M&A

How CSRA expands General Dynamics' public safety footprint

Public safety is a fragmented and disparate market not unlike much of government IT and professional services but it could represent an additional growth runway for General Dynamics through its acquisition of CSRA.

The deal positions GD’s IT services business in an arena where its share of unclassified contracts has declined over the last four fiscal years, according to a new report from public sector big data and analytics firm Govini.

GD’s contracts with public safety agencies such as the Homeland Security and Justice departments fell 46.6 percent on a compound annual basis between fiscal years 2014 and 2017, Govini said in its report posted Monday. And public safety contracts accounted for only 3.1 percent of GD’s technology services capture over that period.

CSRA by comparison will bring almost $6 billion in past performance from public safety and several other non-health civilian agencies such as the Commerce Department, which runs the FirstNet public safety network program. General Dynamics is a subcontractor to AT&T on the potential 25-year, $100 FirstNet contract.

When GD announced the CSRA deal Feb. 12, executives at the company touted CSRA’s diverse revenue mix across the health and civilian, defense and intelligence markets as mirroring the defense contractor’s IT market strategy.

Neither of those three sectors at CSRA represents less than 30 percent of anticipated revenue this calendar year and that will hold true for CSRA is integrated into GDIT once the deal closes.


See our complete coverage of the GD-CSRA deal


In an investor presentation on the deal, General Dynamics said the combined entity would be a $9.9 billion-revenue business on a pro forma basis. Thirty-six percent of those sales would be in health and civil, 33 percent in intelligence and 31 percent in defense.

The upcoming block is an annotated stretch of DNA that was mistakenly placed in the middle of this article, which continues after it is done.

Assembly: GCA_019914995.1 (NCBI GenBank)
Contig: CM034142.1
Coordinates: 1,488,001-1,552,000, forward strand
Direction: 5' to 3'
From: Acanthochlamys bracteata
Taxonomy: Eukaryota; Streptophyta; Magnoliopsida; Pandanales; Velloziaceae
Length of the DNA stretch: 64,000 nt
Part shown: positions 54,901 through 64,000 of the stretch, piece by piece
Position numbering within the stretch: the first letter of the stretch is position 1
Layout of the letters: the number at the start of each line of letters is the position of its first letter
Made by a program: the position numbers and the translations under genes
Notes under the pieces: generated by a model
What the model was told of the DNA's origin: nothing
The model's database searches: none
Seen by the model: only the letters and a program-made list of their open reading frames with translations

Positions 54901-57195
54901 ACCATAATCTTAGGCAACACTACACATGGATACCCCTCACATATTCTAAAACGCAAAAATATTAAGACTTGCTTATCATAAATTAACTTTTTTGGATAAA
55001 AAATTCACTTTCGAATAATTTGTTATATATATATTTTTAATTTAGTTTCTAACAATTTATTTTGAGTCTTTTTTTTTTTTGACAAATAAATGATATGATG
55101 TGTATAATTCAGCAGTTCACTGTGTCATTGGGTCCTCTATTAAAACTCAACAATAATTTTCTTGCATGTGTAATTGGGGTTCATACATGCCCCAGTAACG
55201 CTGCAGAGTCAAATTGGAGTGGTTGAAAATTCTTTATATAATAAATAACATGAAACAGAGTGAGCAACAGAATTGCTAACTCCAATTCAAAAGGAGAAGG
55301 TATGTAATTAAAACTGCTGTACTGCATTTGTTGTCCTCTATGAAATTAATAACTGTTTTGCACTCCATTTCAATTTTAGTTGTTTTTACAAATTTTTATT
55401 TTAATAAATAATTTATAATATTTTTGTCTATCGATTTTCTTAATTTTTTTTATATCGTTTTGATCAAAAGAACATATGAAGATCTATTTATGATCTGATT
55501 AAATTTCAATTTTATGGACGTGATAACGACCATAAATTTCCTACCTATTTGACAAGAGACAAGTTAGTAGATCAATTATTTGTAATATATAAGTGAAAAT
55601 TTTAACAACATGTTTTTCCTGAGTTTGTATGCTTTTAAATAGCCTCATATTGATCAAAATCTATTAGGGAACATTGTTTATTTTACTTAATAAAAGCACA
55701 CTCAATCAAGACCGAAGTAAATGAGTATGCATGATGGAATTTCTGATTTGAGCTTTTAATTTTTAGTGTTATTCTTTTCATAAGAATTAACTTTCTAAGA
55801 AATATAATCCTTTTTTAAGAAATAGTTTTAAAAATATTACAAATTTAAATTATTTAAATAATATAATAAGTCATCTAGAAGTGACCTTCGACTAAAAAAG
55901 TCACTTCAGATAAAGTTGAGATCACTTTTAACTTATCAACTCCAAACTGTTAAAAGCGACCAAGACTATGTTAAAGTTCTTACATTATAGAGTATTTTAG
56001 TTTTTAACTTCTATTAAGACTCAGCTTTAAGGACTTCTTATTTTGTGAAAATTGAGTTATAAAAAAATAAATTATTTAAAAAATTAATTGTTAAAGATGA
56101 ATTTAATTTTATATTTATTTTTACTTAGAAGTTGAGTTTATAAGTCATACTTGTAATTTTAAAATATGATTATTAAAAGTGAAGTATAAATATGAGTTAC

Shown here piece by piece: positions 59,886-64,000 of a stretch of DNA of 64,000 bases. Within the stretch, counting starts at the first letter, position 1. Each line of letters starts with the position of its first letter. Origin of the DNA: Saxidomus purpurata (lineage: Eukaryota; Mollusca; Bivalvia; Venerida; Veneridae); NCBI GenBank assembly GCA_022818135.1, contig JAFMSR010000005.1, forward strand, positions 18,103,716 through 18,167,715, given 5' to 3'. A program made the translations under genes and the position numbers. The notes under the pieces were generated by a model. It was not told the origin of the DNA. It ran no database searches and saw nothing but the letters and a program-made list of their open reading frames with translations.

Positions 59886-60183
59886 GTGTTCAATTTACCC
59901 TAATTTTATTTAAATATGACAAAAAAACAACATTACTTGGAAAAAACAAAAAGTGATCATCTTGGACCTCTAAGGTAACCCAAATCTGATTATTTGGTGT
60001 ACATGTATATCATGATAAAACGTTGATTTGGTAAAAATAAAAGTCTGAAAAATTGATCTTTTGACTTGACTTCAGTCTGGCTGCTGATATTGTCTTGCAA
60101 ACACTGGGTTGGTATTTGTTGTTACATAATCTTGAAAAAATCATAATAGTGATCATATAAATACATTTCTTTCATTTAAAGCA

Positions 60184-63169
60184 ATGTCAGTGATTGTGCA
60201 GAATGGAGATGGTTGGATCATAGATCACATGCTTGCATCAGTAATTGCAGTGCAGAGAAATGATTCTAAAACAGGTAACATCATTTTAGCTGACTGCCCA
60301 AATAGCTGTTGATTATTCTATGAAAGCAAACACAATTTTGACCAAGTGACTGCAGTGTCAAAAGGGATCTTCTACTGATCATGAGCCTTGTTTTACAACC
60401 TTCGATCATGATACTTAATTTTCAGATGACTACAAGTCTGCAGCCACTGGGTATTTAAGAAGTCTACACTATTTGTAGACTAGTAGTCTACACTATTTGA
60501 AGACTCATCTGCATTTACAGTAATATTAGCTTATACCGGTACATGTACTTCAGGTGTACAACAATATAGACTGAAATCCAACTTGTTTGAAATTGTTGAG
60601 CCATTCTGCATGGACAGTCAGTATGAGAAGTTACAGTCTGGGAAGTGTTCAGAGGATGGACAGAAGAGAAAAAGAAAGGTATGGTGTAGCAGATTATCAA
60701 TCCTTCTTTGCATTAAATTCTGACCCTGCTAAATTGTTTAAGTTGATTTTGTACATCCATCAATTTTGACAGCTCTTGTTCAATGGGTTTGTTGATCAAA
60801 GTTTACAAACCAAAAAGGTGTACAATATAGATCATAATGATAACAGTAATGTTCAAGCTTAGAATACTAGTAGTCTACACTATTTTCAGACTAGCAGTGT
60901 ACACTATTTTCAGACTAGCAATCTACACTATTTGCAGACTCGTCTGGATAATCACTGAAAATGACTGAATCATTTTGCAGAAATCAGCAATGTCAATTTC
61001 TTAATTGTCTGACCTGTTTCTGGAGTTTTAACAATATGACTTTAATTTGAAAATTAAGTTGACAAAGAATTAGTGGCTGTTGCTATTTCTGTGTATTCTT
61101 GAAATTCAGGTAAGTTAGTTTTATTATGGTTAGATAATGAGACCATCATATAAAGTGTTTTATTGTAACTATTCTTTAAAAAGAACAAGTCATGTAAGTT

With that scale and diversity, General Dynamics can comfortably bid for any government IT job it wants to -- one of the key rationale behind Leidos’ merger with the former Lockheed Martin IS&GS business two years ago and other consolidation moves in the market.

Scale also can help services companies spread costs out across their business base to be more competitive on price, a benefit Leidos has touted from the IS&GS transaction.

Govini’s reading on what General Dynamics gains through the combination does not factor in sales contributions from its role as a subcontractor to AT&T on FirstNet.

General Dynamics CEO Phebe Novakovic told investors in April 2017 the company considers FirstNet a “potential growth market for many years to come.”

In a description of FirstNet, General Dynamics touts its experience in systems integration and program management along with cybersecurity resources and broadband engineering work.

AT&T’s other teammates for FirstNet are Motorola Solutions, Inmarsat Government and Sapient Consulting.

About the Author

Ross Wilkers is a senior staff writer for Washington Technology. He can be reached at rwilkers@washingtontechnology.com. Follow him on Twitter: @rosswilkers. Also find and connect with him on LinkedIn.

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